Coca-Cola has begun its Brazil 2014 World Cup marketing campaign, with the aim of placing the pictures of one million football fans on a flag which will be unveiled before the opening game of this year’s tournament.
‘The World’s Cup’ campaign, will aim to tell the story of fans from all around the world as they prepare to watch the tournament, and highlight the power that football has to unite, according to Coca-Cola’s global group director of digital strategy and content, Neil Bedwell.
Speaking to The Drum, Bedwell relayed the strategy behind the creation of The World’s Cup, which he explained has been devised to tell different stories than those of other brands associated with the tournament. “We are telling a story about the world and giving everybody a little connection to Brazil. We have to prove this is The World's Cup though. we can't just say it. This World Cup is for everybody,” he stated.
The official World Cup trophy has already begun to tour the world, with countries such as Qatar, Napal and the earthquake zone of Japan all on the schedule, as the brand aims to surprise new communities who have never had the opportunity to see it, with stories being filmed along the way and released online in the coming months.
The first story has already run on YouTube, featuring members of the Brazilian blind football team being allowed to touch the official trophy, an honour usually reserved only for FIFA dignitaries and former winners of the trophy. “You are going to start to see a number of stories come out about the trophy appearing in the strangest places and reaching some of the most unlikely places and being seen and touched by people you wouldn't expect to usually get the chance to do that,” Bedwell explained.
The centrepiece of the build-up activity for Coca-Cola will be 'The Happiness Flag', being designed by Brazilian street artist Speto, who has also designed the brand’s packaging for the tournament, baring the pictures of one million fans, which will set the Guinness World Record for the world’s largest mosaic, should it be achieved. by tweeting their photo using a country specific hash tag, through Facebook or through Coca-Cola’s website with entries having already begun to be accepted. “This is about fans getting something very real out of this,“ Bedwell stated. “If you can't be in Brazil, if you can't be in the stadium, we can give you a moment where you are on the pitch by sharing a picture with us through Facebook or Twitter.”He continued: “We are doing a lot of storytelling - like the Brazilian blind footballers, and then we are telling stories about fans from all over the world, almost every day on social media. We have a social news room and a creative analytics team that are charged with sharing these stories so that a fan in Germany gets to see what a fan in Japan looks like, thinks like and that's what the World's Cup is about- uniting fans and showing people using simple and ubiquitous technology to show fans that they are part of a much bigger thing than just supporting their club. They are part of a three billion-strong army of football fans and for those four weeks in June and July, everyone is doing the same thing.”The relaying of those stories will feature during the tournament as well. “In some countries it is 10 guys huddled around a small TV screen. In other countries it's people listening to the radio, but they are all doing the same thing. It's going to be quite something before that first ball is kicked. As that flag is opening just before the game, it is going to be the culmination of so much work and so many stories all coming together for that moment and we want to celebrate that moment. We want to give everyone a digital memento that they were on the pitch before the opening game of what is going to be the world's greatest social event as well as the world's greatest sporting event.”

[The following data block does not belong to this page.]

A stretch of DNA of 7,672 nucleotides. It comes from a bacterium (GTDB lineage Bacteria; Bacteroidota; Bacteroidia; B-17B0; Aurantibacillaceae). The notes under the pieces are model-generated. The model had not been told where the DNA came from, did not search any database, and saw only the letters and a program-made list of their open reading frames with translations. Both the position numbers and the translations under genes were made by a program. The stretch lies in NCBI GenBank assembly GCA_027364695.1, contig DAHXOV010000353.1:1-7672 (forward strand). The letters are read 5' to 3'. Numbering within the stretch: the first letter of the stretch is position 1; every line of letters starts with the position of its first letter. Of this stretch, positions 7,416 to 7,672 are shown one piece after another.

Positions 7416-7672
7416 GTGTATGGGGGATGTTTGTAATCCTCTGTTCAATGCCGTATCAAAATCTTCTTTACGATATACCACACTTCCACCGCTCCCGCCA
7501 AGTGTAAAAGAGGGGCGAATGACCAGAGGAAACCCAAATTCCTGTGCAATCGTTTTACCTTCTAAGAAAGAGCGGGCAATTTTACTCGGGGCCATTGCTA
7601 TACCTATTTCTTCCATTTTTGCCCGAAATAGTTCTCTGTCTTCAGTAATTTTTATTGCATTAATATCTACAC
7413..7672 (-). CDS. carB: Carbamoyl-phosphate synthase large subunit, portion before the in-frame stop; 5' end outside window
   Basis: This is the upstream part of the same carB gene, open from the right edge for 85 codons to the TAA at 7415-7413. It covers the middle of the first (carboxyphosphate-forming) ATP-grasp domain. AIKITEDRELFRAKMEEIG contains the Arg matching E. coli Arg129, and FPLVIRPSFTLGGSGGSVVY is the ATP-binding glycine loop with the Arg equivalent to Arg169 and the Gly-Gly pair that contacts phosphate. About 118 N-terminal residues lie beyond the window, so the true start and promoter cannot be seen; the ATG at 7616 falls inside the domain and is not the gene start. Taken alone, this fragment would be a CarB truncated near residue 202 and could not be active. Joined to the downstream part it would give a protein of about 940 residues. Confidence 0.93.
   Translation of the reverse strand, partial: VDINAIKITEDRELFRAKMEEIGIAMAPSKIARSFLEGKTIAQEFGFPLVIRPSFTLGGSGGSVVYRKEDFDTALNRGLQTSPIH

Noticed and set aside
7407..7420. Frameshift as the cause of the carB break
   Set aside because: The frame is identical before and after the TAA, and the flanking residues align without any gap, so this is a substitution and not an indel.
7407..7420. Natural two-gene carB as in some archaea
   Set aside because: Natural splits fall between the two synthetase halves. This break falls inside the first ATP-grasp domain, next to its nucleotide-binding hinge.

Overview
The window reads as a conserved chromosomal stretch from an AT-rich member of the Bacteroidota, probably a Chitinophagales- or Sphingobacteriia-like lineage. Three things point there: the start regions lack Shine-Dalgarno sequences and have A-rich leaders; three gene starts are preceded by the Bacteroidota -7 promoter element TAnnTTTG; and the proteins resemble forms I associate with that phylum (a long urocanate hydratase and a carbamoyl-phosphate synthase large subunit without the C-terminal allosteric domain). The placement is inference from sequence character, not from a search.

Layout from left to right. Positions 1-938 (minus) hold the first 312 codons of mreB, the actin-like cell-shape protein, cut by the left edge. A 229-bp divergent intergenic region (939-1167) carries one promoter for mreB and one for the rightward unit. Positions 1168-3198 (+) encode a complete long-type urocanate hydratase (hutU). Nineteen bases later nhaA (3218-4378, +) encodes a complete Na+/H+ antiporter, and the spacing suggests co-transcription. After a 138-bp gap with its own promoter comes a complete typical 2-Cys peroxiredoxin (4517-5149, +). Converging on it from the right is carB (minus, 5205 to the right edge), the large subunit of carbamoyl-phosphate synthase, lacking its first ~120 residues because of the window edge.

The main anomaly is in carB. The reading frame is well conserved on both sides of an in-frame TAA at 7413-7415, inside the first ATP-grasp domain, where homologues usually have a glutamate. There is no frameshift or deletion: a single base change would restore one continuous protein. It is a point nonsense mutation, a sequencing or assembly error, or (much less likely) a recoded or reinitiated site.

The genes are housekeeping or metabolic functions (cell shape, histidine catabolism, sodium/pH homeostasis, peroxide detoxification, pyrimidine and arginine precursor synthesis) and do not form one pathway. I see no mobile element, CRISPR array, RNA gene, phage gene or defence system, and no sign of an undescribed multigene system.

Another platform that Coca-Cola has turned to in order to tell the fan’s story has been on Tumblr, having launched its branded page just last week.“Tumblr is the place where we will tell the story. It's so beautifully visual. It will tell the journey to Brazil and every day we will try and push a new photo or new short video clip that shows another symbol of the World's Cup, whether it is fans with the trophy, a fan submitted photo for the flag, content around some of the characters of the films we are making. All of that, stitched together day after day counting down to the flag,” explains Bedwell who describes the plan as “probably the most integrated” that the company has ever had. “We are very proud of the numbers of countries that are involved. Football means the same to people all over the globe so we need to make sure that we give all of the countries enough flexibility to make it their own. [The activity] is not just about translation, it is about cultural changes so that it does really reflect how people celebrate in their country. They are all coming together to cheer on the games, but how they celebrate, there are cultural nuances to that and we need to allow that to happen. That's one of the great things about having one million photos - you start to dive into them and it's fascinating to see all the similarities and the differences around the people.”The World Cup Trophy is currently touring the UK this weekend, with events taking place in London, Cardiff and Glasgow over the next three days.